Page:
- 40. Mass-Volume-Area–Related Properties of Foods 19 (1.30) ρw = 9.9989 × 102 – 6.0334 × 10–2 t – 3.6710 × 10–3 t2 (1.31) (1.32) Bayindirli (1992) proposed a correlation to estimate the apparent density of apple juice as a function of concentration (B: 14 to 39˚Brix) and temperature (20 to 80˚C) as: (1.33) Ramos and Ibarz (1998) correlated the apparent density of peach (Equation 1.34) and orange (Equation 1.35) juices as a function of concentration (B: 10 to 60˚Brix) and temperature (0 to 80˚C) as: (1.34) (1.35) Ibarz and Miguelsanz (1989) correlated the apparent density of depectinized and clariﬁed pear juice as (B: 10 to 71˚Brix and t: 5 to 70˚C): (1.36) Telis-Romero et al. (1998) correlated the apparent density of Brazilian orange juice as affected by temperature (0.5 to 62˚C) and water content (Xw: 0.34 to 0.73) as: (1.37) 3. Density of Solid Foods The density of food materials depends on temperature and composition. Choi and Okos (1985) presented correlations for the densities of the major food components at a temperature range of –40 to 150˚C (Table 1.3). Density of food materials varies nonlinearly with moisture content. Lozano et al. (1983) developed a general form of correlation to predict the density of fruits and vegetables during air drying. They found a wide variation in values and shapes of the curves when plotting apparent density against Mw /Mw o of carrot, potato, sweet potato, and whole and sliced garlic. They found that the following form of the equation can predict the density of all fruits and vegetables considered. (1.38) The parameters of the models are provided by Lozano et al. (1983) for different food materials. ρ ρ ρa w w s sX X= + ρs t t= × + × − ×− − 1 4693 10 5 4667 10 6 9643 103 1 3 2 . . . ρa B t= + ⎡⎣ ⎤⎦ −830 350 0 01 0 564exp( . ) . ρa t B B= − + +1006 6 0 5155 4 1951 0 0135 2 . . . . ρa t B B= − + +1025 4 6 0 3289 3 2819 0 0178 2 . . . . . ρa B t= + −988 8 5 13 0 546. . . ρa wX t= − −1428 5 454 9 0 231. . . ρ = + + −g hy q ry[exp( )]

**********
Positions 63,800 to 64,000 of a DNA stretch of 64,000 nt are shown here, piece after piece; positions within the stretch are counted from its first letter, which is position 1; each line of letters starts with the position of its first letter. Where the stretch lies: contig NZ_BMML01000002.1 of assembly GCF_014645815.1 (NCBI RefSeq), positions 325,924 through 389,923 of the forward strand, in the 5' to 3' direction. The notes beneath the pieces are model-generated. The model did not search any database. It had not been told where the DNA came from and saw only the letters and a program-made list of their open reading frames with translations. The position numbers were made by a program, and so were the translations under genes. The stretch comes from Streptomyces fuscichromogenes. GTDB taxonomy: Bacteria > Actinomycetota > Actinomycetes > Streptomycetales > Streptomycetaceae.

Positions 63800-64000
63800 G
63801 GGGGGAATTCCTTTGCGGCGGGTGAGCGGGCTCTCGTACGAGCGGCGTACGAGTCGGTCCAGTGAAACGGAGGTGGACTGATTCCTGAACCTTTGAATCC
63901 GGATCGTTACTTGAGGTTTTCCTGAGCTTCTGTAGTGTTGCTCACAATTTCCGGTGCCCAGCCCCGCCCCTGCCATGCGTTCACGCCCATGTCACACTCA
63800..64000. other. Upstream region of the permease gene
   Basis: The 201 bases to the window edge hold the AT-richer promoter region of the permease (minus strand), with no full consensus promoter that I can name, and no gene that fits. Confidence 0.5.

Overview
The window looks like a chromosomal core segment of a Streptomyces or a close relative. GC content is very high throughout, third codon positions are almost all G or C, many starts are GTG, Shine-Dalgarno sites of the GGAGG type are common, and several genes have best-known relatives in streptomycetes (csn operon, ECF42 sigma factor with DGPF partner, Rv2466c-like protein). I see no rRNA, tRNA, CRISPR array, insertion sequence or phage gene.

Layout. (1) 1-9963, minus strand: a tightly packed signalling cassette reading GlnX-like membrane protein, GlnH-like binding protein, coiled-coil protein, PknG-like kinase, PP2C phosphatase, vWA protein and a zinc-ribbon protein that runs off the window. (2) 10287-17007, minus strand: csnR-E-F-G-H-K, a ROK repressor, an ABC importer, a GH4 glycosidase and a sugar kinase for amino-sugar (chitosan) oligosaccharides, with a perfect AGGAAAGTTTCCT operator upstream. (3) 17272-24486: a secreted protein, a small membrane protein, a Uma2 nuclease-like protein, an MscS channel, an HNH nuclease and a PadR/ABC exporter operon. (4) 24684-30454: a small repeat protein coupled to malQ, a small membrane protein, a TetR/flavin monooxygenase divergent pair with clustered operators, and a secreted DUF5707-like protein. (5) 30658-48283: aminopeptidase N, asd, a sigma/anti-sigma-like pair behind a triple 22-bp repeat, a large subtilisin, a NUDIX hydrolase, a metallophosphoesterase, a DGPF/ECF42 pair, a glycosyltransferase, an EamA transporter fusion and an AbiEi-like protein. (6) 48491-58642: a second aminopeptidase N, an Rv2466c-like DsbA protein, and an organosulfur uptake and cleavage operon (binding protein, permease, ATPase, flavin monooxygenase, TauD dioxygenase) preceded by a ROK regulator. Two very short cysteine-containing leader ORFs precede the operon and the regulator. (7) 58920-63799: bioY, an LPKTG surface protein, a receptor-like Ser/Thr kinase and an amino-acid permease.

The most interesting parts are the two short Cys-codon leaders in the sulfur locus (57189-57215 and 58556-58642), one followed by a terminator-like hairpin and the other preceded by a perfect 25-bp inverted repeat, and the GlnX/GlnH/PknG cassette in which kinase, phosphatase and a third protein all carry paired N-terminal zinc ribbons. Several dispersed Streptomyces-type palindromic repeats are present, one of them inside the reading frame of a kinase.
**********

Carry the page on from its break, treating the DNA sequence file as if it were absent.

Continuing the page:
- 41. 20 Rahman a. Fruits and Vegetables The particle density of granular and gelatinized corn starches was measured in the range 0 < Mw < 1.0 and correlated as (Maroulis and Saravacos, 1990): (1.39) Lozano et al. (1979) correlated the apparent density of apple above freezing as: (1.40) Singh and Lund (1984) noted that the above correlation is not valid up to zero moisture content and they correlated the apparent density of apple up to zero moisture content above frozen as: (1.41) Again Lozano et al. (1980) correlated the apparent and particle density of apple during air drying by an exponential form of equation for whole range of moisture content above frozen as: (1.42) (1.43) Lozano et al. (1980) noted that the apparent density changed in an almost linear fashion between full turgor and Mw = 1.5. Beyond that as moisture content decreased, the change in apparent density became steeper and showed that the apparent volume change became slower. The material density increased as moisture content decreased from full TABLE 1.3 Density of Major Food Components at the Temperaturea Range of –40 to 150˚C Material Equation Air ρT = 1.2847 × 101 – 3.2358 × 10–3t Protein ρT = 1.3300 × 103 – 0.5184t Carbohydrate ρT = 1.5991 × 103 – 0.31046t Fat ρT = 9.2559 × 102 – 0.41757t Fiber ρT =1.3115 × 103 – 0.36589t Ash ρT = 2.4238 × 103 – 0.28063t Water ρT = 9.9718 × 102 + 3.1439 × 10–3t – 3.7574 × 10–3t2 Ice ρT = 9.1689 × 102 – 0.1307t a t in degrees C. Source: Choi, Y. and Okos, M.R. 1985. In Food Engineering and Process Applications, Vol. 1, Transport Phenomena. Le Maguer, M. and Jelen, P., Eds. Elsevier Applied Science, London. ρp w w w wM M M M= + − + −1442 837 3646 448 18502 3 4 ρa wM= +636 102[ln ] ρa wM= − −852 462 0 66[exp( . )] ρa wM= + +684 68 1 0 0054. [ln( . )] ρp w wM M= − − −1540 0 051 1150 2 40[exp( . )] [exp( . )]